In the spring of 1942 following the Nazi invasion of the USSR, Stalin released thousands of Polish civilians, initially deported to gulags or work camps in the Soviet Union following the Soviet invasion of Poland in September 1939. The released prisoners formed into the Anders Army, which was a Polish unit, and refugees journeying from USSR to Tehran. During a rest stop, one of the refugees, eighteen year old Irena Bokiewicz persuaded one of the Polish solidier’s to trade a tin of meat for an orphaned bear cub. The adopted cub spent the next three months in a Polish refugee camp near Tehran and was then given to a Polish unit, the Second Transport Company which later became the Twenty Second Artillery Supply Company. The unit christened the bear Wojtek, a popular Polish name meaning “joyful warrior.” He soon became of the lads and enjoyed the occasional beer, wrestling with the soldiers and swimming. Wojtek learned to salute, weighing around 35 stone and standing at over six feet tall, this was an impressive sight. The bear soon enjoyed celebrity status and became the unofficial mascot of the unit. He accompanied the unit when it left Iraq to go to Syria, and then on to Palestine and Egypt.
When the unit sailed with the rest of the Polish II Corps from Egypt to fight alongside the British 8th Army in the Italian Campaign, Wojtek was officially drafted into the Polish Army as a private and was listed among the soldiers of the twenty second Artillery Supply Company in order to ensure his place on a British transport ship.
As an enlisted soldier of the company, with his own paybook, rank and serial number, he lived with the other men in tents or in a special wooden crate, which was transported by truck. During the Battle of Monte Cassino, Italy (also known as the battle for Rome in which the Allies sustained heavy casualties) Wojtek helped by carrying 100-pound crates of 25-pound artillery shells, all without dropping a single one. In recognition of the bear’s dedication and bravery, the Polish army approved a depiction of a bear carrying an artillery shell as the official emblem of the Twenty-second Company.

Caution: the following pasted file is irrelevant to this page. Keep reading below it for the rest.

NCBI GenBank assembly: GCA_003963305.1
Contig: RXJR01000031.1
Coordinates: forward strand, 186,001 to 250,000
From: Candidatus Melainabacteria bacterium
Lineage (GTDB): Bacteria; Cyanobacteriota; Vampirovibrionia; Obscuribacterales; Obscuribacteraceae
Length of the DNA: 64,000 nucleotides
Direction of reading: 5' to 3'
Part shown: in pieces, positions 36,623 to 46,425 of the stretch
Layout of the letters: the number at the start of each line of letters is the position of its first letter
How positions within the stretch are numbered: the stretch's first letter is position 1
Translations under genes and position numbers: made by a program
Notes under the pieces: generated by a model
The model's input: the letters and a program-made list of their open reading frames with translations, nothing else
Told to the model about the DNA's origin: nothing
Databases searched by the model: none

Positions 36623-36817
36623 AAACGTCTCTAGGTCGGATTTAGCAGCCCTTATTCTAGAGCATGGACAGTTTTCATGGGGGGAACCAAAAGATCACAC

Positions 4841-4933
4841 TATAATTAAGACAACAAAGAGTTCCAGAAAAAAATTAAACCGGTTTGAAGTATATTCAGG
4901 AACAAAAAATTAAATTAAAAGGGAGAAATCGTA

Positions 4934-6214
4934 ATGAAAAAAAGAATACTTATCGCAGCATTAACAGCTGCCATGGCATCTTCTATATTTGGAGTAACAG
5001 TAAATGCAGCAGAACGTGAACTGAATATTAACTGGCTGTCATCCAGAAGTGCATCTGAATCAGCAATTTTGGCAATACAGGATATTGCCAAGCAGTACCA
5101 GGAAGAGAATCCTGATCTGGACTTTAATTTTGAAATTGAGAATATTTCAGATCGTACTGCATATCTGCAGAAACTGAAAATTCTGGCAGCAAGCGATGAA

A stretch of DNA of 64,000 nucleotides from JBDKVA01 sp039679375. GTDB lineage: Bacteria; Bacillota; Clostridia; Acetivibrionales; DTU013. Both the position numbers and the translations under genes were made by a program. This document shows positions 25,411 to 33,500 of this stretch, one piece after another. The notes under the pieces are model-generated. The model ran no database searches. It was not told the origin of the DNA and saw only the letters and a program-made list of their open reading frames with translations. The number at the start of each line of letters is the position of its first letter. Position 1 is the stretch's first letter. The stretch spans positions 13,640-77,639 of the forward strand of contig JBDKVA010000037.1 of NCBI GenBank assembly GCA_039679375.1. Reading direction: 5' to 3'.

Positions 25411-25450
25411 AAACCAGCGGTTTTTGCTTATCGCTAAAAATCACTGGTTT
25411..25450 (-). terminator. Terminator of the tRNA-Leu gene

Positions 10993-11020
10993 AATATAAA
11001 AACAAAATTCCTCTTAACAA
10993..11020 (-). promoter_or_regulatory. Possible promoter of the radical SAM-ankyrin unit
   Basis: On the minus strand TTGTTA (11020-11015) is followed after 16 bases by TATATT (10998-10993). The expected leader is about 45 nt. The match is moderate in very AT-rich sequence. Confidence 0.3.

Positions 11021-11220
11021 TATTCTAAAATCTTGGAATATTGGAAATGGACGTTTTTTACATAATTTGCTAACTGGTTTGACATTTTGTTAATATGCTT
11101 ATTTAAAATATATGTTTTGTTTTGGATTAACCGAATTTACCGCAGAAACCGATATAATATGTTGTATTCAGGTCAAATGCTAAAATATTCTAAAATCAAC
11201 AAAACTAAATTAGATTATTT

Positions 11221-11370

Following the end of The Second World War in 1945, Wojtek was transported to Berwickshire in Scotland with the rest of the Twenty-second Company. They were stationed at Winfield Airfield near the village of Hutton in the Scottish borders..
Following demobilisation on Fifteenth November 1947, Wojtek was given to Edinburgh Zoo,
where he died in December 1963, at the age of twenty one. He received many visits from his former comrades in arms and was a frequent guest on the children’s television program Blue Peter.
Having experienced Soviet repression first-hand, many of the Polish soldiers who had fought for their freedom during the Second World War refused to return to Poland which fell under Soviet control and chose instead to remain in Scotland in exile.
Unveiled on Seventeenth November 2015, a bronze statue commissioned by the Wojtek Memorial Trust was erected in Edinburgh’s West Princes Street Gardens, it presents Wojtek and a fellow Polish Army soldier walking together. The statue commemorates not only the much-beloved bear, but also the Polish soldiers who shared the same harrowing journey and ultimately sought refuge in Scotland.
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